How to Calculate the New Federal Solar Tax Credit in 2021
Hypothetical Investment Tax Credit
For Informational Purposes Only
The estimated solar investment tax credit noted as above may be available to you. Please contact your tax professional and renewables contractor for more information.
PLEASE NOTE THIS HYPOTHETICAL ESTIMATE IS FOR INFORMATIONAL PURPOSES ONLY AND ACTUAL TAX CREDITS MAY VARY OR MAY BE UNAVAILABLE FOR A PARTICULAR PROJECT OR TAXPAYER. THIS INFORMATION AND THE ESTIMATE ILLUSTRATED HEREIN DOES NOT CONSTITUTE TAX ADVICE, AND ALL INFORMATION CONCERNING TAX CREDITS SHOULD BE CONFIRMED WITH YOUR TAX ADVISOR. PLEASE READ THE ARTICLE BELOW TO LEARN MORE ABOUT THE ITC AND HOW IT MAY APPLY TO YOU.
TAX INCENTIVES ARE SUBJECT TO CHANGE OR TERMINATION BY EXECUTIVE, LEGISLATIVE, OR REGULATORY ACTION AND DUKE ENERGY SUSTAINABLE SOLUTIONS MAKES NO REPRESENTATIONS OR WARRANTIES AS TO THE ACCURACY OR AVAILABILITY OF ANY TAX CREDIT ILLUSTRATED IN THIS DOCUMENT
***Please note that this is for informational purposes only. We can not offer tax advice and all information concerning tax credits should be confirmed with your tax adviser.****
If you’re buying a solar energy system today, timing is everything. With the signing of the December 2020 COVID-19 Relief package and U.S. federal government omnibus spending bill – as well as the IRS’ June 2021 extension for renewable energy tax credits — there are some key extensions for the solar Investment Tax Credit (ITC) you should be aware of:
- Extended deadline for renewable energy tax credits: On June 29, 2021, the IRS announced renewable energy developers who began construction on projects between 2016 and 2019 will now have six years from start to finish to complete work on the plants and qualify for the 30% ITC. Developers will have five years to finish projects that began construction in 2020 to qualify for the 26% ITC. This extension was made in response to market disruptions caused by the coronavirus pandemic.
- 2-year extension for residential and commercial solar (Page 2440): The commercial (Sec. 48) solar investment tax credit has been extended at 26% through 2022. Instead of the phasedown to 22% that would have happened on Jan. 1, 2021, the phasedown to 22% will now occur on Jan. 1, 2023. Any commercial project that is placed in service after Dec. 31, 2023 will automatically qualify for a 10% ITC unless it began construction prior to this date and qualifies for IRS safe harbor treatment.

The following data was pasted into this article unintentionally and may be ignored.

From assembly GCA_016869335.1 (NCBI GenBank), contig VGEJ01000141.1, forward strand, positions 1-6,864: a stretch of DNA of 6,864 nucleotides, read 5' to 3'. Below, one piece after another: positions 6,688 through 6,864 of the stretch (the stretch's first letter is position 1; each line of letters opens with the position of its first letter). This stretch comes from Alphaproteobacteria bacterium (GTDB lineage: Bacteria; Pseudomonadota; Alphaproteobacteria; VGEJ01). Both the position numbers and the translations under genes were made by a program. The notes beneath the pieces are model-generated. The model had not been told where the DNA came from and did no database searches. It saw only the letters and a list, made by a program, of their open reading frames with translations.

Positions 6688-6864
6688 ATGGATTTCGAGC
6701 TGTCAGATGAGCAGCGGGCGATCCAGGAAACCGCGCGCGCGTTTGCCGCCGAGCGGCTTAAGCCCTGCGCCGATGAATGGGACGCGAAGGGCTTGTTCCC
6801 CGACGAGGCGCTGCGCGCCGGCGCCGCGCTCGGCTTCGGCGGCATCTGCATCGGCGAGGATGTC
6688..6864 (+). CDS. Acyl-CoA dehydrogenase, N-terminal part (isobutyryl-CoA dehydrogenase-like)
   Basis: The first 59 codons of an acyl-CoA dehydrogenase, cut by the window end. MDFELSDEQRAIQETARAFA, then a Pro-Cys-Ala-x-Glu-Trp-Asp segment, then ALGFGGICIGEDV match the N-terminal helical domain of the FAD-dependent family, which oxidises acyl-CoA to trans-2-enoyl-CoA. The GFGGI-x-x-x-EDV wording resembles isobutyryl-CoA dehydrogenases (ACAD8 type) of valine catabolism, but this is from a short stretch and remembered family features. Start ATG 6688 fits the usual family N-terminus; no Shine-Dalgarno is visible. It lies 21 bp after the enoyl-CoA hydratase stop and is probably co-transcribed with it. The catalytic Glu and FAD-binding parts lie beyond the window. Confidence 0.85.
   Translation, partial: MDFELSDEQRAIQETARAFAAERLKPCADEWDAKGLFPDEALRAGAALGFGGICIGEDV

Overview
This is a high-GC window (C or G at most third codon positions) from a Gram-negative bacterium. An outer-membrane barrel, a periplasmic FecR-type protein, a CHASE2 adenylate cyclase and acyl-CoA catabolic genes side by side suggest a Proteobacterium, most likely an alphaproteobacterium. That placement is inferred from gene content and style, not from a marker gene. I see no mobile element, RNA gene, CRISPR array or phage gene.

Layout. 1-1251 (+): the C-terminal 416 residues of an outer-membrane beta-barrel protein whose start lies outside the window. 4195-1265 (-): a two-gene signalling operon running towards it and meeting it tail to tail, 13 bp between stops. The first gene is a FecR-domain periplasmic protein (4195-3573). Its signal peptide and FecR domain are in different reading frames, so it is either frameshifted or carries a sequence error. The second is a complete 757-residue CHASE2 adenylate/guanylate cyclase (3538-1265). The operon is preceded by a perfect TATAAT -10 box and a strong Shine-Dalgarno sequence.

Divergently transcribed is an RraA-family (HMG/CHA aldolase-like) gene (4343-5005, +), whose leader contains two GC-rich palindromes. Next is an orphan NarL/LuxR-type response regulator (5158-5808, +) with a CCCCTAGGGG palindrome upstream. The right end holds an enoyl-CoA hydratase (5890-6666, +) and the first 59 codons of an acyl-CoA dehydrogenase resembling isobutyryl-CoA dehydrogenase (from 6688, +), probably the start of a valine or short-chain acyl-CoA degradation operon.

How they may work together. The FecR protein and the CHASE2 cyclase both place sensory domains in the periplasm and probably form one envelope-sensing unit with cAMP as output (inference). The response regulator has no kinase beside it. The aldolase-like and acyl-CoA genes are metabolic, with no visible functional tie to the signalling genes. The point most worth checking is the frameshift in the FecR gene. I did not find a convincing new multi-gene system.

- Creation of new offshore wind ITC (Page 2455): Offshore wind will now have a 30% ITC through Sec. 48 for projects that in which construction starts after 2016 through the end of 2025. This change is retroactive, so projects that already started construction after 2016 will be able to access the 30% ITC.
But not everyone who goes solar is eligible to receive the solar tax credit, and for those who are, there are different ways to calculate it.
U.S. Solar Federal Investment Tax Credit (ITC) Cheat Sheet:
Prior to the ITC, owners of new solar panel or solar + storage systems could not claim Federal tax credits unless their system was fully operation. The 2020 extension of ITC tax credit deadlines are as follows:
- 26% Tax Credit: Commence construction (determined by Physical Work Test or 5% safe Harbor Test) by 12/31/2022, complete project by 12/31/2023.
- 22% Tax Credit: Commence construction (determined by Physical Work Test or 5% Safe Harbor Test) by 12/31/2023, complete project by 12/31/2025
- 10% Tax Credit: Anything built after 01/01/2026
*Safe Harbor qualifications and dates may shift due to COVID-19.
As well as incentivizing commercial and residential solar, there are moves to extend the financial investment benefits of the existing ITC to batteries and other electric storage systems.